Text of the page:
Fix “Unknown user or password incorrect” for email addresses under ISPConfig

If you are trying to login using either webmail or an email client to your ISPConfig server and all you get is “Unknown user or password incorrect” then it might be an issue with your auth daemon. Check /var/log/mail.log for a line similar to this:

authdaemond: modules="(none)", daemons=0

If you got it then the fix is quite simple. Just add the following lines to /etc/courier/authdaemonrc:

authmodulelist="authmysql"
daemons=5
authdaemonvar=/var/run/courier/authdaemon

Now restart courier auth daemon:

service courier-authdaemon restart

You should see something similar to this in you mail logs now:

authdaemond: stopping authdaemond children
authdaemond: modules="authmysql", daemons=5
authdaemond: Installing libauthmysql
authdaemond: Installation complete: authmysql

Enable passive mode for Pure-ftpd on AWS

One of the issues you encounter when installing FTP servers on AWS is that you need to user Active mode to transfer files, while traditionally FTP clients tend to use Passive mode (PASV). This is caused by the fact that each instance has an external IP that you get access to and another internal IP, which is used by the FTP server. When the client requests PASV mode, the server replies with the internal IP, which of course is non-routable(is that the correct word?).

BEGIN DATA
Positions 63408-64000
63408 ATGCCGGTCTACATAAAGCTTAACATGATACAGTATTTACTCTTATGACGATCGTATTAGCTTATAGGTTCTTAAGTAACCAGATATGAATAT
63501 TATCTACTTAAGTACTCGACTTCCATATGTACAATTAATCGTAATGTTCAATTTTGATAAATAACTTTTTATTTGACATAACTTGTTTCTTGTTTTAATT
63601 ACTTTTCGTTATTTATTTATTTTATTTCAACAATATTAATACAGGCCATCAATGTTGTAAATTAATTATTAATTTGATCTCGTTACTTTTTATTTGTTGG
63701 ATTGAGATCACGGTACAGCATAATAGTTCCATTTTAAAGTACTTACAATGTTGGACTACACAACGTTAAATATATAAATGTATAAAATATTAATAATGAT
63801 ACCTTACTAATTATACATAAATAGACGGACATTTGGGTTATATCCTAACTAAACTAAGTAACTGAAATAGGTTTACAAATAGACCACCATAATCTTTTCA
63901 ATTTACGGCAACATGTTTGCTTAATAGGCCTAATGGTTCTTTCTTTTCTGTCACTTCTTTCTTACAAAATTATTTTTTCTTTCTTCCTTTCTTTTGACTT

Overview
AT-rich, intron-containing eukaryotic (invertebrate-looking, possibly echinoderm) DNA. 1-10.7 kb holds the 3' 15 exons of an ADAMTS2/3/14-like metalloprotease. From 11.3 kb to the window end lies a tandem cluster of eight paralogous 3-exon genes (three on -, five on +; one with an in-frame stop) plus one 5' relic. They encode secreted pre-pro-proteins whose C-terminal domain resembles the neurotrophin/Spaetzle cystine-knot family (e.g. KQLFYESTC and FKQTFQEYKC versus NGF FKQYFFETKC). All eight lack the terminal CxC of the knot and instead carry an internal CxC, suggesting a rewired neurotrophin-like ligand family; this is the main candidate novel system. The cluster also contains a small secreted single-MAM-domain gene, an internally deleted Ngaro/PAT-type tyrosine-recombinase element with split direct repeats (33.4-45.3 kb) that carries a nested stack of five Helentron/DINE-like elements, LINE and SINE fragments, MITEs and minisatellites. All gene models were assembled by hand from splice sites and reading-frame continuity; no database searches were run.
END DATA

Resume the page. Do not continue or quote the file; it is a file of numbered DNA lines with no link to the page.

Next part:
Fixing this is quite easy, it involves a little bit of editing Security Groups from AWS Console and adding a couple of lines.

First of all you will need to determine what port range you can use for PASV mode, so execute this command:

cat /proc/sys/net/ipv4/ip_local_port_range

You must choose a range that’s *not* in the interval returned by the command. I will use 10000 – 10100.
Now you will need to find out your external IP. Either request an Elastic IP and attach it to the instance or ping your “Public DNS”(available in the AWS Console, when you select the instance). Write it down somewhere.

Now open the required ports from your “Security Groups”, by adding the following rules:

Custom TCP Rule Ports 20-21
Custom TCP Rule Ports 10000-10100

Don’t forget to “Apply Rule Changes”!!!
Depending on your pure-ftpd installation you may have your FTP server configuration either in /etc/pure-fptd.conf or in /etc/pure-ftpd/conf/*. If you have your configuration in a single file (/etc/pure-ftpd.conf) then you will need to add these 2 lines:

PassivePortRange 10000 10100
ForcePassiveIP YOUR_EXTERNAL_IP_HERE

If you have your configuration in /etc/pure-ftpd/conf/* simply create two files, named after the options you want to change and insert the values into them:

echo "10000 10100" > /etc/pure-ftpd/conf/PassivePortRange
echo "YOUR_EXTERNAL_IP_HERE" > /etc/pure-ftpd/conf/ForcePassiveIP

Obviously you will need to replace YOUR_EXTERNAL_IP_HERE with your real external IP.

Now restart your FTP server and check that you see something similar to “-P YOUR_EXTERNAL_IP -p 10000:10100” in the parameter list. If everything went ok, congratulations!

service pure-ftpd-mysql restart